Managing committees of housing societies have too much power, says Police Commissioner Sanjay Pandey

The city police chief added that there have been instances after he took charge where strict action has been taken against high handed managing committee members.


Taking note of increasing instances of disputes between residents and members of managing committees of housing societies, Mumbai Police Commissioner Sanjay Pandey on Wednesday said that there is a need to rethink the structure of housing societies in Mumbai and that he would be bringing this to the government's notice.


The city's top cop addressed a YouTube live session for half an hour on Wednesday evening, where he fielded questions on a variety of topics related to policing from several citizens. He also stated that there would be more such sessions in the days to come.


One of the questions that were asked during the session was about disputes arising from unreasonable rules and regulations imposed by managing committees of housing societies, like not giving parking space to tenants on the society premises.


Mincing no words, Pandey said that under the existing rules, the managing committees had too much power and that this needed to change. “Committees of housing societies are elected to ensure the smooth functioning of the society and the welfare of the residents. However, the members of these managing committees seem to think that they own the building and can do whatever they want. The reason behind this is that under the Cooperative Societies Act, the committees have too much power. There is a need to rethink the current structure and I will be bringing this to the notice of the government,” he said.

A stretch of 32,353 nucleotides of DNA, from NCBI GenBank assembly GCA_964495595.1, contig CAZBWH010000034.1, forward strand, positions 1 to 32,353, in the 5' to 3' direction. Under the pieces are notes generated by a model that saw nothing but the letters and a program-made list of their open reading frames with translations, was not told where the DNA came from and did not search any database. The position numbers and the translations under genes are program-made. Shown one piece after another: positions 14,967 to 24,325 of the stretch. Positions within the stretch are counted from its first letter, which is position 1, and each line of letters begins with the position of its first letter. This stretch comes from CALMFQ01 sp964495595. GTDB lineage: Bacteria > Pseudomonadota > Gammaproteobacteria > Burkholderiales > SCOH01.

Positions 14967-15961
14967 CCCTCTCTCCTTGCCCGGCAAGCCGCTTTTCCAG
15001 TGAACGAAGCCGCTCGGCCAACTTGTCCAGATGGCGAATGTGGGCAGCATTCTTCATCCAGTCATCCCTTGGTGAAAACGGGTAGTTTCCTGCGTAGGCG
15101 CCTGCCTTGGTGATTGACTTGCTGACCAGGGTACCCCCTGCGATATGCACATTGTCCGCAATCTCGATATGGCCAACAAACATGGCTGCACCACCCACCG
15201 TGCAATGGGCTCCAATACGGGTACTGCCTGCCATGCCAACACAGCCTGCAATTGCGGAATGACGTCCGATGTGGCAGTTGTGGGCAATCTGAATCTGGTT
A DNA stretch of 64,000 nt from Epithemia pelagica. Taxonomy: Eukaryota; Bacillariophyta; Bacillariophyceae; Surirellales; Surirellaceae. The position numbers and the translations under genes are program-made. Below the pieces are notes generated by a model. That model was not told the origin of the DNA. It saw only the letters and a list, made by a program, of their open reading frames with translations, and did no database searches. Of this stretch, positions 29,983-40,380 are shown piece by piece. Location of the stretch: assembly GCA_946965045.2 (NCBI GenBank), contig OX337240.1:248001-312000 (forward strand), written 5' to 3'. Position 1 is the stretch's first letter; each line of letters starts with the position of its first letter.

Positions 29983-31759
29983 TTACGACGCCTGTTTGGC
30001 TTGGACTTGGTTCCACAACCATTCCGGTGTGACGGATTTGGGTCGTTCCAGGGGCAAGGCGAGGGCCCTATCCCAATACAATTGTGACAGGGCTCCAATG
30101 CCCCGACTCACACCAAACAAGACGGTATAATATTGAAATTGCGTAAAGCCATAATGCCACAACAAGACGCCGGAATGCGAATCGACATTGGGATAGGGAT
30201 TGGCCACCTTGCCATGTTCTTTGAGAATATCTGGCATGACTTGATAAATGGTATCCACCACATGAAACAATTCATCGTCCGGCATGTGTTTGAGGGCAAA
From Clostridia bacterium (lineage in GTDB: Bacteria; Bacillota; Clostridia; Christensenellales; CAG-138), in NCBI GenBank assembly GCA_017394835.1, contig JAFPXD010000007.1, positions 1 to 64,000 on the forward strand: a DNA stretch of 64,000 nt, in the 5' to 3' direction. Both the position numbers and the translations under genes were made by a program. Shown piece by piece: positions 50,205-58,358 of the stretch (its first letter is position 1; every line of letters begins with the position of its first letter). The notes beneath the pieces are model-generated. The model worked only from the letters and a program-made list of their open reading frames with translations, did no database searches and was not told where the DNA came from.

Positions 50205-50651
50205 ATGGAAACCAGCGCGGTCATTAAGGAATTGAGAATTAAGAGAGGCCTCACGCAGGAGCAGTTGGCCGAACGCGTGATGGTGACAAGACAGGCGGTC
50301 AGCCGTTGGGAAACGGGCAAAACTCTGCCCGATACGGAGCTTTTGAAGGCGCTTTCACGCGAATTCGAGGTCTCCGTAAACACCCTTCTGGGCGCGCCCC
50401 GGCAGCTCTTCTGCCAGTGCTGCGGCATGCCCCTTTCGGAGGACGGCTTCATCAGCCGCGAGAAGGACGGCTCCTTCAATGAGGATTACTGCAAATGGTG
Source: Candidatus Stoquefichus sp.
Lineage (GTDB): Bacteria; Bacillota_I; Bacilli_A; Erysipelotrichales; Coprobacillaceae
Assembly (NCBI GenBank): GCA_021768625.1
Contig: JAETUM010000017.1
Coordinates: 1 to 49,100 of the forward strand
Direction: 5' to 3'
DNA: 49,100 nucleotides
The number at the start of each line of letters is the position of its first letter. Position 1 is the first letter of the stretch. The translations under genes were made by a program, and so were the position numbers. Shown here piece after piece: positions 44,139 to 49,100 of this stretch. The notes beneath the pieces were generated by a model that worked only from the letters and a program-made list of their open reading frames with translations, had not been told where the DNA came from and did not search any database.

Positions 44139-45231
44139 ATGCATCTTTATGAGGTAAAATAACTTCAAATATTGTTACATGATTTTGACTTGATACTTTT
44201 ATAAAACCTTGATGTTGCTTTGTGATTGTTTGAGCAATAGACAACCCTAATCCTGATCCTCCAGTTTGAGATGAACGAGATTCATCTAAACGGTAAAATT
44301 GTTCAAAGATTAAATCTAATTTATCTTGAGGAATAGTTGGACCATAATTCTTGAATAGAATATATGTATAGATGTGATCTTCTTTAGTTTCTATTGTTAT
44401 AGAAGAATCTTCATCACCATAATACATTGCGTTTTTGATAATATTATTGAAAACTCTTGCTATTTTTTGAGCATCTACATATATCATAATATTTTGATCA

The city police chief added that there have been instances after he took charge where strict action has been taken against high handed managing committee members.


“Wherever applicable, we have registered offences against them, charging them with sections like extortion or cheating under the Indian Penal Code. We have also designated the Police Inspector, Public Relations of each police station as the point of contact for such disputes. Suppose a person has lost his job during the pandemic and is struggling to make ends meet, however, the managing committee is still pressurizing him to pay maintenance charges. How is this fair?” he said.


Several other citizens also asked questions relating to traffic problems, corruption and the nuisance of bikers at night. Answering a question about alleged corruption by traffic cops, Pandey said that while corruption is doubtless intolerable, it is also the citizens' duty to report it to the authorities. “I keep getting these complaints but I would just like to say that it is a two-way street. If you don't give a bribe, cops won't be able to take it. I am not pointing fingers here, but I must point out the transactional nature of corruption.”


He also stressed the fact that all police stations have been instructed to immediately register complaints whenever a citizen approaches them, and that there is a zero-tolerance policy for non-registration of complaints